- Ph.D., Queen's University (Canada), 2015
- M.Sc., Queen's University (Canada), 2008
- B.A., State University of New York at Oswego, 2006
- General Physiology
- General Biology I
Audrey M. Hager, Ph.D., loves how the brain, neuroscience and biology research can give rise to powerful insights into behavior. She imparts this enthusiasm and love of science to inspire undergraduate students to question and understand their own physiological functions within themselves.
Hager received her B.A. double-majoring in Cognitive Science and Information Science from the State University of New York at Oswego. Continuing her love of learning, she received an M.S. and Ph.D. in Psychology concentrating in the field of Behavioral Neuroscience from Queen’s University in Kingston, Ontario, Canada. Hager’s early research involved examining the neurobiological mechanisms responsible for processes of visual learning and memory, where she discovered a novel form of metaplasticity in the visual system. During the last two years of her graduate work, Hager was a visiting assistant professor in the Psychology Department at Oswego State, teaching undergraduate courses in research methods and biopsychology.
It was the promise of excellent research and warmth all year round that drew Hager to San Antonio. She completed postdoctoral training at the University of Texas Health Science Center in the Department of Cellular and Integrative Physiology under the mentorship of Michael Beckstead, Ph.D., and Lynette Daws, Ph.D. As a trainee with the Addiction Research Treatment and Training Center of Excellence, Hager has applied her knowledge of biological mechanisms relating to neuroplasticity to the study of how the brain is altered with addiction. She was awarded an F32 grant in 2017 to examine how cocaine alters different dopamine neuron pathways of the midbrain.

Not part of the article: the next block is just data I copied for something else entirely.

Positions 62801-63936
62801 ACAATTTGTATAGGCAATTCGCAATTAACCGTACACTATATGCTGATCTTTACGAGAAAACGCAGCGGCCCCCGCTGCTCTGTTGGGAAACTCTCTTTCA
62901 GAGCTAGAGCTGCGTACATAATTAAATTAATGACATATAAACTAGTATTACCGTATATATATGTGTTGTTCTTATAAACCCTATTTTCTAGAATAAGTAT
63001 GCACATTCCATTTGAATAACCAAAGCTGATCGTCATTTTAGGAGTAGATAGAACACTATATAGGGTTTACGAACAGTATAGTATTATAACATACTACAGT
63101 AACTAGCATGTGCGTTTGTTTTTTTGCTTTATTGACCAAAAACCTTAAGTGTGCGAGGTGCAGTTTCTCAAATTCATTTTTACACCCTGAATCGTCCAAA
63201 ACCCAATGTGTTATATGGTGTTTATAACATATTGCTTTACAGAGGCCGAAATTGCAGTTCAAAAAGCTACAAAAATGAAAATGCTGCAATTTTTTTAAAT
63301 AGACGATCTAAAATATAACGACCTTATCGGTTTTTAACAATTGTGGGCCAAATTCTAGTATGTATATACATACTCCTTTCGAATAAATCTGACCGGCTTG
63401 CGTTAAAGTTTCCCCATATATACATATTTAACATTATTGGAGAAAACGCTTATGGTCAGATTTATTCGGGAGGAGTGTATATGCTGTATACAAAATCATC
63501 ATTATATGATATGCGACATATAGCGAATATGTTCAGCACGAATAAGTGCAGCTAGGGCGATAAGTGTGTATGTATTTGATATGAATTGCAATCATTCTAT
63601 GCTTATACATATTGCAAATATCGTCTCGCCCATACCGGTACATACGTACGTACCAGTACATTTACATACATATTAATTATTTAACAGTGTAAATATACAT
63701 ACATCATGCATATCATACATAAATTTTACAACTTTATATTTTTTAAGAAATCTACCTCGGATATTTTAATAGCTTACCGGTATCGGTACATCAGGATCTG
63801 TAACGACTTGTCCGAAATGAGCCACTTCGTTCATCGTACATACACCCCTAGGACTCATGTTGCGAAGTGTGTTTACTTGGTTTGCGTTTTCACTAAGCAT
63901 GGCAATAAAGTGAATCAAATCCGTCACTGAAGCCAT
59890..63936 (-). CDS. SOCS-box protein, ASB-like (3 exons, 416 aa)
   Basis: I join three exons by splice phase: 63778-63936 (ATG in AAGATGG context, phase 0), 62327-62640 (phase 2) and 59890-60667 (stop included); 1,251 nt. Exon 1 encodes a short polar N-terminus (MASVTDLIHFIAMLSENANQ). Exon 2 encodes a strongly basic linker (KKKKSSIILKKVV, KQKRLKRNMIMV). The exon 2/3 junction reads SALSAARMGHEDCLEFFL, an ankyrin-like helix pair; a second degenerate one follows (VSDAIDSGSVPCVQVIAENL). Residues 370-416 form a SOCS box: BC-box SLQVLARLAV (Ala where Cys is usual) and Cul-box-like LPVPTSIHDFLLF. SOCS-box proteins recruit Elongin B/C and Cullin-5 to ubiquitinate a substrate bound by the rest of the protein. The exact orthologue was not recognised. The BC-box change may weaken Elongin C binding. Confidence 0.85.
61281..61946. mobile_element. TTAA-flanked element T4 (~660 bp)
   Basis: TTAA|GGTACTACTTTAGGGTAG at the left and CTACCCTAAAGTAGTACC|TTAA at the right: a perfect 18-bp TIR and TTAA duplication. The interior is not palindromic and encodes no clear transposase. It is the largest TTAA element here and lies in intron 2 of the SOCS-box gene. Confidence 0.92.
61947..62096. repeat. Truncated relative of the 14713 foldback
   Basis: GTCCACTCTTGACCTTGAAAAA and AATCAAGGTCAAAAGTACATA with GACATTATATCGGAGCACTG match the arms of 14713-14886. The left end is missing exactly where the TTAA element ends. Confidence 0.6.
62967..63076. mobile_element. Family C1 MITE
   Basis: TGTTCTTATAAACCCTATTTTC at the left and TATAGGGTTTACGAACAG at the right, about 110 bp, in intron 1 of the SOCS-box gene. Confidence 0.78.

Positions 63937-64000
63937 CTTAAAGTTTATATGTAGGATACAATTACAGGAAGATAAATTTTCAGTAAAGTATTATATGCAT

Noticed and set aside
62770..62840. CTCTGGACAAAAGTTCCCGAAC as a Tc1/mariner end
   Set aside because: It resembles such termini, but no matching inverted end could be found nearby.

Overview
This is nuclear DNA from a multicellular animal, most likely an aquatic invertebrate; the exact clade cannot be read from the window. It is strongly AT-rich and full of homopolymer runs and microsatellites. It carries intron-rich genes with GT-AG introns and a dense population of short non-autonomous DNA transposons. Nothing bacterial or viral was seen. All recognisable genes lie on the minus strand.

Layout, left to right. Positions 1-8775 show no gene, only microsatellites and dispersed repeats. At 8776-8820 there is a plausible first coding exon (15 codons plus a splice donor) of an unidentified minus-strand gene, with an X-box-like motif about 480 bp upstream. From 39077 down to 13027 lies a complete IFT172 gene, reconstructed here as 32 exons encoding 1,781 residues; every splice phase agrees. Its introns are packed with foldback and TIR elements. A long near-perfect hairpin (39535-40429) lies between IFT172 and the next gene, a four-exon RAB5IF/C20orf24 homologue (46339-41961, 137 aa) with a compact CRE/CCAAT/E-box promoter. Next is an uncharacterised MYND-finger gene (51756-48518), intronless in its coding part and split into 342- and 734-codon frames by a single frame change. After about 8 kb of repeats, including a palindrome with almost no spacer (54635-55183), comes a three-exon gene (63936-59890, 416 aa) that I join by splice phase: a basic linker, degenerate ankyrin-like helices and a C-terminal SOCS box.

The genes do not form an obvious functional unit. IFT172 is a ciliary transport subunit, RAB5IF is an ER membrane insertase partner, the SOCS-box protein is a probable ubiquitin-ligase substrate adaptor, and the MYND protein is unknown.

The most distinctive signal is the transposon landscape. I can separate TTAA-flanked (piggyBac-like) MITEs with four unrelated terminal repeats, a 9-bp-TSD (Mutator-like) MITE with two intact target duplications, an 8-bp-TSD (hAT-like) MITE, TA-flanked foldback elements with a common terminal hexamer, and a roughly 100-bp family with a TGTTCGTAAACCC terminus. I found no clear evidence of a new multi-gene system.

At St. Mary’s University, she is continuing her neurophysiology research to examine how the brain is altered following addiction using electrophysiological, pharmacological and behavioral techniques. She is currently using EEG to measure human brain states and examine the modulatory role of dopamine in processing reward.
Hager AM, Gagolewicz PJ, Rodier S, Kuo M-C, Dumont EC and Dringenberg HC. 2015. Metaplastic up-regulation of LTP in the rat visual cortex by monocular visual training: Requirement of task mastery, hemispheric specificity, and NMDA-GluN2B involvement. Neuroscience, 293, 171-186. doi 10.1016/j.neuroscience.2015.02.027.
Hager AM and Dringenberg HC. 2012. Design of a noninvasive face-mask for ocular occlusion in rats and assessment in a visual discrimination paradigm. Behavior Research Methods, 44, 919-923. doi 10.3758/s13428-012-0219-8.
Hager AM and Dringenberg HC. 2010. Training-induced plasticity in the visual cortex of adult rats following visual discrimination learning. Learning and Memory, 17, 394-401. doi 10.1101/lm.1787110.
Hager AM and Dringenberg HC. 2010. Assessment of different induction protocols to elicit long-term depression (LTD) in the rat visual cortex in vivo. Brain Research, 1318, 33-41. doi 10.1016/j.brainres.2009.12.063.
Hager AM. (2017). Projection-specific dopaminergic neuron plasticity in the midbrain and the effects of cocaine. Ruth L. Kirschstein NRSA Individual Postdoctoral Fellowship (F32).